health

High blood pressure diet – 15 foods to avoid if your reading is too high


If you’re worried about the numbers on your blood pressure reading, or you want to prevent high blood pressure in the future, your diet is a good place to start. Eating the right foods can have an impact on your blood pressure, but first you’ll need to know what to avoid.

A staggering one in three UK adults has high blood pressure, according to the Blood Pressure UK.

High blood pressure is a major warning sign for developing serious diseases and can lead to events like heart attacks and strokes if left untreated.

It’s advisable to get your blood pressure checked often, as it doesn’t always have obvious symptoms.

People over the age of 40 are advised to get their blood pressure checked every five years, whereas those considered at risk of high blood pressure should get it checked as often as once every year.

The promising news is that if you have high blood pressure, or want to decrease your chances of developing it, you can make some very easy changes to your diet and lifestyle to combat it.

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1 – Salt

Is it food or seasoning? Either way, if you’ve got high blood pressure, it’s a no-go.

Salt affects the balance of fluids in the blood, which can contribute to high blood pressure.

The British Heart Foundation’s advice to cut down on salt is: “Don’t cook with salt or add any to your food at the table, and cut down on processed foods, which contain a lot of salt.”

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2 – Alcohol

You can still enjoy the odd glass, but try to stay within the recommended guidelines.

That’s 14 units per week, which equals roughly six pints of beer, or 10 small glasses of wine.

The NHS hasten to add it’s best to spread those units out over a few days, rather than save them up and drink them all at once.

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6 – Butter

Butter is high in saturated fat, which is not recommended for those who have high blood pressure. Try a low-fat or low-cholesterol spread instead.

7 – Frozen pizza

Yes, it’s delicious but it’s another culprit for hidden salt.

One whole UK supermarket’s pepperoni pizza contains 60 percent of your recommended daily salt intake.

8 – Tomato ketchup

If you’re avoiding chips and other fatty foods then avoiding ketchup too should go hand in hand.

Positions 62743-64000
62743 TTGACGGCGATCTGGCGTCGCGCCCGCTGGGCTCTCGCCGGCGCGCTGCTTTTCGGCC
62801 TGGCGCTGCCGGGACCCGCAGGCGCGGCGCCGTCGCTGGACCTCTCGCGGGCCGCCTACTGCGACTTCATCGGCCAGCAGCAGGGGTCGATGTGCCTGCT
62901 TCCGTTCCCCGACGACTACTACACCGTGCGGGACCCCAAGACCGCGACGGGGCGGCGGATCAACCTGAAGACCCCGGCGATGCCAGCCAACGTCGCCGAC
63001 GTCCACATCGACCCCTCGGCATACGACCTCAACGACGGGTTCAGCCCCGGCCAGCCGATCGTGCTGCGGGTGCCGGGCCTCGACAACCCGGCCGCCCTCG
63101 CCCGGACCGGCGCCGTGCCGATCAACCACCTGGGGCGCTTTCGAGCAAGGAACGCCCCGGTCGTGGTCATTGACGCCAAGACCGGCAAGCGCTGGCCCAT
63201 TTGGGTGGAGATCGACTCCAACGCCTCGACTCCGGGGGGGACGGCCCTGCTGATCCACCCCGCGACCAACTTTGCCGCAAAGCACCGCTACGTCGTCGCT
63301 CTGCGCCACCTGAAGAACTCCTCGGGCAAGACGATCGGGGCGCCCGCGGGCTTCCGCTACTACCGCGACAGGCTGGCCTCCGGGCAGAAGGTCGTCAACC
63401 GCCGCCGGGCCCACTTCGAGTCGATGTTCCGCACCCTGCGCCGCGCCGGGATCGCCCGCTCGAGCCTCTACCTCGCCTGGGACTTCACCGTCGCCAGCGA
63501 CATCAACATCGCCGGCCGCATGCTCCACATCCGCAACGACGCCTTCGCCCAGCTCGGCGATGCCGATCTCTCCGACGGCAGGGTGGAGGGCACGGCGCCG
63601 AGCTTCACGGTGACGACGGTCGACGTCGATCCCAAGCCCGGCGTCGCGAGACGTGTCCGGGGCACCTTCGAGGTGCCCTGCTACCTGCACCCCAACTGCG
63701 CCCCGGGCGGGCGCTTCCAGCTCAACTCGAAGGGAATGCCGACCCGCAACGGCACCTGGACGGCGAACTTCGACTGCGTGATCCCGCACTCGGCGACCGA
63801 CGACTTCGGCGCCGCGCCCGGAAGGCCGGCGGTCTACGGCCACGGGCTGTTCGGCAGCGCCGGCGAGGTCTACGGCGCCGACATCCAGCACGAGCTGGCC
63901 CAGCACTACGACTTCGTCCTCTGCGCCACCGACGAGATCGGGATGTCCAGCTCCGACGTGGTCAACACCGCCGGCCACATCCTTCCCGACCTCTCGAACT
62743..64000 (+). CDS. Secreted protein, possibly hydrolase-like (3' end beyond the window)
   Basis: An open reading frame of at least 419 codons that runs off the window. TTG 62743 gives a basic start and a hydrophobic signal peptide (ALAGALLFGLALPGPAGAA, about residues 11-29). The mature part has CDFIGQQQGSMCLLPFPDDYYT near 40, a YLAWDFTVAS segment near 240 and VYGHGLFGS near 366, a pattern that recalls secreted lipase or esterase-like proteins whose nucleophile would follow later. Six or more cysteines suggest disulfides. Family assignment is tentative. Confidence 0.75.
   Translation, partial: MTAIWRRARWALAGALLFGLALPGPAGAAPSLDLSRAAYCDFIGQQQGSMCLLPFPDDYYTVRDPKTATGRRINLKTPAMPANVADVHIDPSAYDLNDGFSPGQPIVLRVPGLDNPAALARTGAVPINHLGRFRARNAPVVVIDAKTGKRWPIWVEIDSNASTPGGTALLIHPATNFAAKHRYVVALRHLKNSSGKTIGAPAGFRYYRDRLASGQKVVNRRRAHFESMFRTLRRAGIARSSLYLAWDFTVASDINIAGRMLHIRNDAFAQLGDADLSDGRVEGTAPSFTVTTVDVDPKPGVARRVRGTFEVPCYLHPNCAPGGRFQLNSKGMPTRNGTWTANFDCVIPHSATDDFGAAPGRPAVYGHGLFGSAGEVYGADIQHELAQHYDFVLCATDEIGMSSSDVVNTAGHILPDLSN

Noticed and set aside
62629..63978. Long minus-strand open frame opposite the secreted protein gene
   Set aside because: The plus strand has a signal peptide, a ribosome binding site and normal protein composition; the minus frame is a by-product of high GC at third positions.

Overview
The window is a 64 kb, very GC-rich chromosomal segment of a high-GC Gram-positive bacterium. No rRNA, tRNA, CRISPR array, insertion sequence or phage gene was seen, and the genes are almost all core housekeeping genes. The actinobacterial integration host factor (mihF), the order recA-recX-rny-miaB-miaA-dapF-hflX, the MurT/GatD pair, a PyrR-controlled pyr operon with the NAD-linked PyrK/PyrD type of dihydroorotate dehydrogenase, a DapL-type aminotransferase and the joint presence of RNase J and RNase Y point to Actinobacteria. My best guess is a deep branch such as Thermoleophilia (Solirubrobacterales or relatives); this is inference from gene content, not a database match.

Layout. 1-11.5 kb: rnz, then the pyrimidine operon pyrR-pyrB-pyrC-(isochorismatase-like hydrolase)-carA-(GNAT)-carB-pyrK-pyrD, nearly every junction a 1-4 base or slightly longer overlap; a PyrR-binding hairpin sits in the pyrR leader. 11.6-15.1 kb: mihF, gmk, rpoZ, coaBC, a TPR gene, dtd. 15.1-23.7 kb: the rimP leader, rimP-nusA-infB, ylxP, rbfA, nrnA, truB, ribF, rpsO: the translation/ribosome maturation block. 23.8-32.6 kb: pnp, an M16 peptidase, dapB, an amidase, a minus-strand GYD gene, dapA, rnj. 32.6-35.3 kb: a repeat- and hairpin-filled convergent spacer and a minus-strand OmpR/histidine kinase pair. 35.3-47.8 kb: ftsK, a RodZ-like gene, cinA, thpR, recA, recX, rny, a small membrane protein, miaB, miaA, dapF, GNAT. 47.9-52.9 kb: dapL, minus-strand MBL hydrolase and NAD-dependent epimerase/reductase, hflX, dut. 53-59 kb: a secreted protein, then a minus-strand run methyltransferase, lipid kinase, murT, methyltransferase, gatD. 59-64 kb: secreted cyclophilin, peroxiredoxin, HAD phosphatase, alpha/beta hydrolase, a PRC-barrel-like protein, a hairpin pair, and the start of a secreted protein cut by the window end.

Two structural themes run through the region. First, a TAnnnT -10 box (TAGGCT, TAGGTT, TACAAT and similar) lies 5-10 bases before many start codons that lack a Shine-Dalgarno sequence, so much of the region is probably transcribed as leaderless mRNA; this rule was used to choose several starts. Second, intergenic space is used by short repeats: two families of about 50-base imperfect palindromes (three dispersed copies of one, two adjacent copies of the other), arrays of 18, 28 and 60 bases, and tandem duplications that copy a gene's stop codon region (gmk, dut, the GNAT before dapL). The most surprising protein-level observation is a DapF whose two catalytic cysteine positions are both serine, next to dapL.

Some varieties of ketchup are really high in salt, look out for reduced salt and sugar versions or have a smaller portion – your blood pressure will thank you!

9 – Cured meats

Cured meats are often cured with salt, meaning they’re packed with sodium.

These are best avoided if you’re trying to lower your blood pressure.

10 – Tinned soup

Another hiding place for salt! Half a can of one supermarket’s chicken soup contains 20 percent of your recommended salt intake.

11 – Sugary drinks

Sugary drinks mean you might be consuming more sugar and more calories without even realising, which will lead to weight gain.

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Maintaining a healthy weight is key to keeping blood pressure in the healthy range.

12 – Pastries

As pastry tends to contain butter to give it that melt-in-your-mouth quality, this means it can be high in saturated fat.

Saturated fat causes high cholesterol which in turn can cause high blood pressure, so save your pastries for an occasional treat.

13 – Processed meats

Processed meats include burgers, sausages and bacon.

They can be high in both salt and saturated fat, making them a recipe for high blood pressure.

However, why not try making a blood pressure-friendly version at home? Try making burgers with lean mince and reduced salt.

14 – Kebabs

Another processed meat, your Friday night kebab is not going to help your blood pressure reading.

Luckily, it’s easy to make a healthier alternative at home – all you need is a homemade marinade and some bamboo skewers.

15 – Processed carbohydrates

Refined carbohydrates have also been shown to have an effect on blood pressure. Why not swap for a whole wheat alternative?

Whole wheat pasta, brown bread and brown rice are all tasty swaps you can make.

If you’re concerned about your blood pressure or your diet, speak to your doctor who can help you with some advice on how to make healthier choices and changes to your lifestyle.





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